The Benefits of Reading to Your Child


Bath, books, brush teeth, bed. If this bedtime routine sounds like the one you have with your child, that's great! Reading books should be a daily staple in every child's household. Story time is one of the best ways you boost your child's brain development! It's never too early (or too late) to start a routine of reading with your child so he or she can reap the benefits. In fact, some parents read to their children before they are even born! From growing your child's spoken vocabulary to improving social skills, here are just a few of the many benefits of reading to your child. 


Books Build Bonds


The days may be long and chaotic, but if bedtime books are a consistent part of your child's day it can be comforting to him or her. Curling up with a story or two of your child's choice can improve bonding. Sharing a story gives you and your a child time to talk and imagine together. 


Reading Improves Language Skills     


Reading can help your child understand and use more words! Your child will learn words and their meaning when you point to pictures as you name them and read the words of a story. Stories can take your child to places he or she has never been! And that means they might expose your child to new words not seen or heard in daily life. 

More stories can mean more speaking! Books can improve your child's spoken language. By encouraging your child to imitate sounds or words from books and doing things like reading the same books repetitively or pausing for your child to fill in the blanks during lines in books, he or she can improve speech skills. Exposure to books also helps children learn how to put words together in the right order to form sentences.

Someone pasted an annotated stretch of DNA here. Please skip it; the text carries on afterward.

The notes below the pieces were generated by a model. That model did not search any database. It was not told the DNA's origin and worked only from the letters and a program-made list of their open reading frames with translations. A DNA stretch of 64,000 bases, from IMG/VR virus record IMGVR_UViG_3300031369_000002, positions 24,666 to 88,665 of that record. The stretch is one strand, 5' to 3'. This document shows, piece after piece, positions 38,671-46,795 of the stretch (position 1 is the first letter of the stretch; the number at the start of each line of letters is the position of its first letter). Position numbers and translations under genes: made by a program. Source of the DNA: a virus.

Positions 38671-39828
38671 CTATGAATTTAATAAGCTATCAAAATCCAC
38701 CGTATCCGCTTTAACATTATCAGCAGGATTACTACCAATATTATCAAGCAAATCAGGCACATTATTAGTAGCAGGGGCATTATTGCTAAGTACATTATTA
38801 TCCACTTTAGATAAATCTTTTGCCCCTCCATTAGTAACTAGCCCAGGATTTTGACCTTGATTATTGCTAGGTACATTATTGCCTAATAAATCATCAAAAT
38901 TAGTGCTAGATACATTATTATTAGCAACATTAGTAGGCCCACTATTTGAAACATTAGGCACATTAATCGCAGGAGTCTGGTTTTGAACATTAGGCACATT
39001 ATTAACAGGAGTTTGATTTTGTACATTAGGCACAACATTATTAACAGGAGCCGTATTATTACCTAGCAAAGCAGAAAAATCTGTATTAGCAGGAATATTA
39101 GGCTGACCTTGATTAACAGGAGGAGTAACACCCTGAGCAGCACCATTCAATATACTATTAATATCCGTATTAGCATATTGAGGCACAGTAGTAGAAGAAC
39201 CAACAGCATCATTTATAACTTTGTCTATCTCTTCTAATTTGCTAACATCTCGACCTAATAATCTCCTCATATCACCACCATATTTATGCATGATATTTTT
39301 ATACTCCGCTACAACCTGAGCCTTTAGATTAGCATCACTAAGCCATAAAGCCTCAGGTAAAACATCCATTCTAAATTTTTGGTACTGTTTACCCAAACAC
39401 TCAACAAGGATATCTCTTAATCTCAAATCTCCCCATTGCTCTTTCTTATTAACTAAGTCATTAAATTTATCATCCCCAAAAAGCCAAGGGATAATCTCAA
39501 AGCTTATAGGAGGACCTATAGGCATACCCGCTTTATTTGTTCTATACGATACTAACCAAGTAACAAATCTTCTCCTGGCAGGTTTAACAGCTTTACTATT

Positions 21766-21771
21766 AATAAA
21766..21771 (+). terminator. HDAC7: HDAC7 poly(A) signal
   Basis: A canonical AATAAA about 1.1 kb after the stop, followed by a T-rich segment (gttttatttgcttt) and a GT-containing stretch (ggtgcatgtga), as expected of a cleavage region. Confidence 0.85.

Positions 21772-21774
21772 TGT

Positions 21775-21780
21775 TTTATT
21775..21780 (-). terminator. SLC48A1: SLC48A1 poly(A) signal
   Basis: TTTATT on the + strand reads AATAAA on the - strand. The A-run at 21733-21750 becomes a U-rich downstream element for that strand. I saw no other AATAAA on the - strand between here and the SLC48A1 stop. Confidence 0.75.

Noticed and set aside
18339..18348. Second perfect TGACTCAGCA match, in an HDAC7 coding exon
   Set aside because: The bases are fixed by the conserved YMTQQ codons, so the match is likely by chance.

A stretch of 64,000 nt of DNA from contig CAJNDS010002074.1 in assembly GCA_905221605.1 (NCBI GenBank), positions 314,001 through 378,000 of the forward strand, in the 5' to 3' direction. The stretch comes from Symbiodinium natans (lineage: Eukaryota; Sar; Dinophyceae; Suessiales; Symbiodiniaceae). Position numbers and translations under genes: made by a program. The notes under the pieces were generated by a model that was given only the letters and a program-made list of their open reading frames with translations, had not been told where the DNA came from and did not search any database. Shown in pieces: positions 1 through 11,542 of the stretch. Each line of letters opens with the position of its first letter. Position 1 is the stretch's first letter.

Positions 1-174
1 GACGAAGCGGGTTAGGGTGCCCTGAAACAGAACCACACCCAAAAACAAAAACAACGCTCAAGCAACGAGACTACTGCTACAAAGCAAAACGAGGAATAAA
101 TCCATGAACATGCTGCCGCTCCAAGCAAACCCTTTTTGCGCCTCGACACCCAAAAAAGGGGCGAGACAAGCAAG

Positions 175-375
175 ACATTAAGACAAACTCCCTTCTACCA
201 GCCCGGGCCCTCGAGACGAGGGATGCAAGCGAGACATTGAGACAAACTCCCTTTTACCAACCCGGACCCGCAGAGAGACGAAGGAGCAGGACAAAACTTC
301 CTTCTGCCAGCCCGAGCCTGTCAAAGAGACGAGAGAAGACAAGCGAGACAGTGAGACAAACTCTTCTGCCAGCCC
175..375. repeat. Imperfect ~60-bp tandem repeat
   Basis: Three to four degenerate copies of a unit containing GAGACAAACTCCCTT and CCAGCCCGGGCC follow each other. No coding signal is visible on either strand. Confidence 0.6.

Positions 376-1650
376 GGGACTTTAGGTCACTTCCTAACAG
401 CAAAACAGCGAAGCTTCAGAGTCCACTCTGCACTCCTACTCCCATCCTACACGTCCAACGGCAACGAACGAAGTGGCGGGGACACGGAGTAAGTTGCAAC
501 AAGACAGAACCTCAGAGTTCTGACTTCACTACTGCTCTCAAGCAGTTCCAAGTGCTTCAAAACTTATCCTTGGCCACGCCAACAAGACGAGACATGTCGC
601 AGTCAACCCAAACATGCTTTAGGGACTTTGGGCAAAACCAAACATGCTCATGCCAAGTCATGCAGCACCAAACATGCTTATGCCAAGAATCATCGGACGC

Stories Encourage Emotional Intelligence


Sharing stories may help your child better understand his or her emotions. Research has shown that even children as young as preschool-aged can learn to name emotions in books, or even start to empathize (share emotions) with the characters. Pause during book reading and study the characters with your child. Ask him or her how they think the character is feeling, as you point out clues about the character's facial expressions, body language, or the story line. This can help your child understand and express his or her emotions during daily situations, which can be helpful with working through some of the more challenging ones. Understanding emotions in books can also help your child become a great friend! It encourages your child to take another's point of view. 


Readers are Star Students

Exposing your child to print and books from an early age helps develop his or her phonological awareness skills, which is a predictor of later reading and spelling abilities! Showing your child letters, talking about their sounds, and hearing or forming rhyming words are all activities involved in reading that can help your child become a better reader later on. And another awesome academic benefit - Recent research has shown that children who read high-quality material may perform better on school tests.


Happy reading!   


Amy Yacoub, MS, CCC-SLP | Speech Pathologist

Proud Member of The Story Box Family

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